Ben Dinh Tunnels

Renovated tunnel complex from the Vietcong insurgency which has been turned into a museum

Nearby Attractions

See all attractions in Ho Chi Minh City
Jade Emperor Pagoda
Taoist temple, pungent with incense, where a certain ruler looks over the main sanctuary
Giac Lam Pagoda
18th-century Buddhist temple set within bucolic grounds
Pho Binh
Noodle shop where the Viet Cong leadership planned the Tet Offensive of 1968
Cu Chi Tunnels
Impressive tunnel network used by Vietcong fighters to hide and strike at the enemy
Ben Duoc Tunnels
Vietcong boltholes kept almost as they were just over 40 years ago
Ho Chi Minh City Airport
The largest airport in Vietnam, this is your gateway to Ho Chi Minh City

Related Tours

Escape to Cu Chi
·        See how Vietnamese adapted to Western counter-insurgency techniques in the Cu Chi Tunnels
·        Walk in the footsteps of Vietcong soldiers in Ben Dinh and Ben Duoc

An hour's drive north of Ho Chi Minh City lies an old bolthole of the Vietcong: the Cu Chi Tunnels. Originally built during the struggle against the French, new tunnels were built after they left when there was still fighting in Vietnam. Going into the extensive network of tunnels with your private guide, you will see how people lived, fought and died underground. 

Ben Dinh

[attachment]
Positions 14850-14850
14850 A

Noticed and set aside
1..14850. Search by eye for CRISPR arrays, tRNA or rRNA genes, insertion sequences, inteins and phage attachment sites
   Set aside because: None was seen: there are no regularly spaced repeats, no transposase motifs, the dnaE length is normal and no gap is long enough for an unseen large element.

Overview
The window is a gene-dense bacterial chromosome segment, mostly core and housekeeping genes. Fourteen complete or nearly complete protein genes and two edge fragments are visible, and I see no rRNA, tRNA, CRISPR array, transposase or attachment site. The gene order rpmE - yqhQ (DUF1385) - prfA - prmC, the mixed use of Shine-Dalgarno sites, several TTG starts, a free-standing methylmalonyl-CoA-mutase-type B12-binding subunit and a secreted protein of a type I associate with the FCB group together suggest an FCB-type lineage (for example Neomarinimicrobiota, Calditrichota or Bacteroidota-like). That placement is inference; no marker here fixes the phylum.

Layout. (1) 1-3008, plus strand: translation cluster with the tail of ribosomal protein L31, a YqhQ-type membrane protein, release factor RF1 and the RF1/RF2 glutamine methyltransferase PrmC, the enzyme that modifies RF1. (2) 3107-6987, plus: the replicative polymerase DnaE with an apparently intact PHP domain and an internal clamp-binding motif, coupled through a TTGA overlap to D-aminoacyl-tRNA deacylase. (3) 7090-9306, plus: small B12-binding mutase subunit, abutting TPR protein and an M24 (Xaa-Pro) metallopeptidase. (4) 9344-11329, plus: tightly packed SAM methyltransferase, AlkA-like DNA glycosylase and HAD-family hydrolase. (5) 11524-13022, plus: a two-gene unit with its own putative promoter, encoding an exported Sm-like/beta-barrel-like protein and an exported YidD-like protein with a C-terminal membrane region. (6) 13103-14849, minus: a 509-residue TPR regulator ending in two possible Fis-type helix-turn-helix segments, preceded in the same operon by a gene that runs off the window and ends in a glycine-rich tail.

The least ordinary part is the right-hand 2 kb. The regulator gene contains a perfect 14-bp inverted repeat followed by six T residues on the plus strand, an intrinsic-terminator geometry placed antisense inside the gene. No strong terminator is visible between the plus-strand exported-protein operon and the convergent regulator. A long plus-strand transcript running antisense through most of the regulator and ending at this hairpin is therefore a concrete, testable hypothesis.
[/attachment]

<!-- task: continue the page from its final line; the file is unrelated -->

Working your way through the stalls above ground, which include a target range where tourists can experience firing weapons from the 1960s and 1970s, you will be taken into some reconstructed tunnels. These can be tough for tall people, and moving in the humid conditions will leave you with a great respect for the people who spent most of their lives in the tunnel complex. The tunnels, as you would expect, are very slanted towards the official Vietnamese perspective of the wars. However, soldiers of many nationalities fought over the area and your guide will be happy to talk about their experiences. 

Ben Duoc

Distinctly less touristy than Ben Dinh further south, Ben Duoc brings you closer to the experiences of Vietnamese during the 1960s and 1970s. With tunnels that have not been heightened for tall Westerners, you will be able to learn about how warfare was adapted by both the people who used this place as a refuge; and those who tried to find them in what the American leadership labelled a “strike-free” zone where almost anything was an acceptable target. 



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